By RICH JONES
People with mental health issues are at high risk for substance use disorder (SUD), says a leading virtual support program designed to help individuals struggling with stress, substance use and suicidal thoughts.
A 2019 national survey from the Substance Abuse and Mental Health Services Administration (SAMHSA) estimates nearly 50 percent of individuals with a severe mental illness reported engaging in drug or alcohol use. The diagnosis is called co-occurrence or comorbidity. Additionally, we know with certainty that COVID-19 has impacted that number and that the number of individuals struggling have skyrocketed because of it.
“Self-medicating mental illness with drugs and alcohol is prevalent,” said Heritage CARES EVP and Executive Director Rich Jones, MA, MBA, LCAS, SAP. “Most of us in recovery also have some type of co-occurring diagnosis. For example, alcohol does a great job of taking the edge off anxiety and stress. Likewise, cocaine can motivate people who are depressed. The problem is that substance use makes the underlying problem worse.”
CARES is an acronym for Comprehensive Addiction Recovery Education and Support. The virtual program provides participants and their families convenient access to support from trained engagement coaches on any mobile device at any time. This significantly increases the potential for long-term recovery success for patients who have been through SUD treatment programs.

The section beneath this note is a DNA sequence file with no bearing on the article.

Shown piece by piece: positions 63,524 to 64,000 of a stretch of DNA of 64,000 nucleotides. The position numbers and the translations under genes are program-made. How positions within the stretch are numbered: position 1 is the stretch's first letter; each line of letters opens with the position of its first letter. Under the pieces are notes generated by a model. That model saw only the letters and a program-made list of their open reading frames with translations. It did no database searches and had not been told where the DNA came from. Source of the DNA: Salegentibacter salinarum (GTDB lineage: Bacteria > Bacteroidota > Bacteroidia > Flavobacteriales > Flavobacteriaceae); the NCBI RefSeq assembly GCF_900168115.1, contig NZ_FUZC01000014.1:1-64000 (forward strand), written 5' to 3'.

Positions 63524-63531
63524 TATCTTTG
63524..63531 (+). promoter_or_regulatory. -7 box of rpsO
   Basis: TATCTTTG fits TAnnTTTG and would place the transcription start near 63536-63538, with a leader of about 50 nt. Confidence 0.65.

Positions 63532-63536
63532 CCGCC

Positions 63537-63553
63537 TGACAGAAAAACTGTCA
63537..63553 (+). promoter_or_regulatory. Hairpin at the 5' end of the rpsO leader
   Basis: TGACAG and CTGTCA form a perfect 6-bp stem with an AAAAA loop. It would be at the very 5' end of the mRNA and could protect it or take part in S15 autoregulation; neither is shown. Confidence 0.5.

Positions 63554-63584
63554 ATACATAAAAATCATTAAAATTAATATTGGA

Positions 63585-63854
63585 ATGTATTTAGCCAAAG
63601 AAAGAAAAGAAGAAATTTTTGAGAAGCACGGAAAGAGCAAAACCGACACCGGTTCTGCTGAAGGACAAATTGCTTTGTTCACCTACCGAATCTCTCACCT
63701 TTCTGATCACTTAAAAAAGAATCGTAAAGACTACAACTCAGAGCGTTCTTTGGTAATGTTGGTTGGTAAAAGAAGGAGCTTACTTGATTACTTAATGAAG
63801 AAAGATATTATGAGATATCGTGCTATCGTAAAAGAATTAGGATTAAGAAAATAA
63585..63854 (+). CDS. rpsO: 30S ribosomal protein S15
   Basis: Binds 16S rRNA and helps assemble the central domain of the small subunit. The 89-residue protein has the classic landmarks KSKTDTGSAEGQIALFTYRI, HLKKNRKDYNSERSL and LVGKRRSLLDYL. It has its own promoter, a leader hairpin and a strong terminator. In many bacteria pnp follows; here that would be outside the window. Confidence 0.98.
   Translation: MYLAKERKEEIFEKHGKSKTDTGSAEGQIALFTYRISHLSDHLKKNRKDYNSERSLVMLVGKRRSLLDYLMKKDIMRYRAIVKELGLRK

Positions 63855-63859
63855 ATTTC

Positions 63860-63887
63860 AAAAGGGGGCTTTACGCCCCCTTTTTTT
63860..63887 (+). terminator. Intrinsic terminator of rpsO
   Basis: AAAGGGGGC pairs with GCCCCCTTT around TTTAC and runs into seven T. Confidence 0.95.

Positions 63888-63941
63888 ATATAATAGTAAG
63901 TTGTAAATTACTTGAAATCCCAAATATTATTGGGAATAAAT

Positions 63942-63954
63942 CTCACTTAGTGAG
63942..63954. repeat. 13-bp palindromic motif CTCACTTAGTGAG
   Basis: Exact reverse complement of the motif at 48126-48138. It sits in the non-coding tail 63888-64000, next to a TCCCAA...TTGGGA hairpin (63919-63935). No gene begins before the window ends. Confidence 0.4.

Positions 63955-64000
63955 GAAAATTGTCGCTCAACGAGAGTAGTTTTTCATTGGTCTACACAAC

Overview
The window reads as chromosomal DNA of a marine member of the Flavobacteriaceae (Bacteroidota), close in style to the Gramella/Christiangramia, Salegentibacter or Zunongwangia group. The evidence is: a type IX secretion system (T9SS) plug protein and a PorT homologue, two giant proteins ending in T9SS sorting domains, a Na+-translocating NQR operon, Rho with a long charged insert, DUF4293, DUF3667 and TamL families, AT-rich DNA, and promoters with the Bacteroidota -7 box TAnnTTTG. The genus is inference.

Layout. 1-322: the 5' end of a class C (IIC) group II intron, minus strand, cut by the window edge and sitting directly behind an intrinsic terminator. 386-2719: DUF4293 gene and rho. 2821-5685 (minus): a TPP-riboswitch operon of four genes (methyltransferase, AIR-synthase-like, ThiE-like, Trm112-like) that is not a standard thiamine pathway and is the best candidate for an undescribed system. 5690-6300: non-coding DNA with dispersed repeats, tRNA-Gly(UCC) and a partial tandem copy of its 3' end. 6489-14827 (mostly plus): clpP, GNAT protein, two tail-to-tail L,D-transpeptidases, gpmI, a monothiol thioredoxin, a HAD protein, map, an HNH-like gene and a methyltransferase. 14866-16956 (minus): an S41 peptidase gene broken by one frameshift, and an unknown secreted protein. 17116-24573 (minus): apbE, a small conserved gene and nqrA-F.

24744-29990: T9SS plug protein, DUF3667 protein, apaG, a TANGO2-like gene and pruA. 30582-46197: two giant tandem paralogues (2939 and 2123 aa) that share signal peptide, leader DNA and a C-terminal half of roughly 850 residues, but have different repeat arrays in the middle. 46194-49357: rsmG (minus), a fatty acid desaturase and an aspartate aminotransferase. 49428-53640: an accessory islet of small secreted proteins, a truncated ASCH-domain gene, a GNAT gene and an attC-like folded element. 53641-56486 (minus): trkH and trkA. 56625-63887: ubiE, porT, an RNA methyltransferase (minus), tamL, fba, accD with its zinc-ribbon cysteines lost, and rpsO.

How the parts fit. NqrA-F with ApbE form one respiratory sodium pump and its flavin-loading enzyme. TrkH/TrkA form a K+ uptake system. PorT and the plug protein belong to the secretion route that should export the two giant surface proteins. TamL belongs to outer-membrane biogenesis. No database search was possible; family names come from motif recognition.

Jones explains that it’s very subjective as to who will develop a co-occurring disease. He says it’s a matter of access, opportunity and exposure – and how a person is wired. For some, substance use will have a positive effect, but for others, a negative impact.
At Heritage CARES, the most common co-occurring disorder combinations our participants’ experience are:
- Alcohol and depression
- Alcohol and anxiety
- Alcohol and bipolar disorder
- Post-traumatic stress disorder (PTSD) and opioids
Which comes first: SUD or mental illness
“As we say in the industry, the first diagnosis depends on which door you enter,” says Jones. “That’s to say if you show up to a drug and alcohol facility, the SUD will be the primary condition diagnosed. If you seek care at a mental health facility, that condition will be the primary diagnosis.”
For example, a man in his 30s has low-lying depression and a drinking issue, but neither has been formally diagnosed. He goes to a football game one night, drinks too much and drives home. Two potential scenarios might play out.
In situation A, he gets a DUI on his way home from the game, which will force an SUD diagnosis. In situation B, the same man makes it home from the game, only to face his wife, who is fed up with his drinking and decides to leave him. As a result, his depression worsens, and he seeks help at a mental health facility for suicidal thoughts. Depression will then be his diagnosis.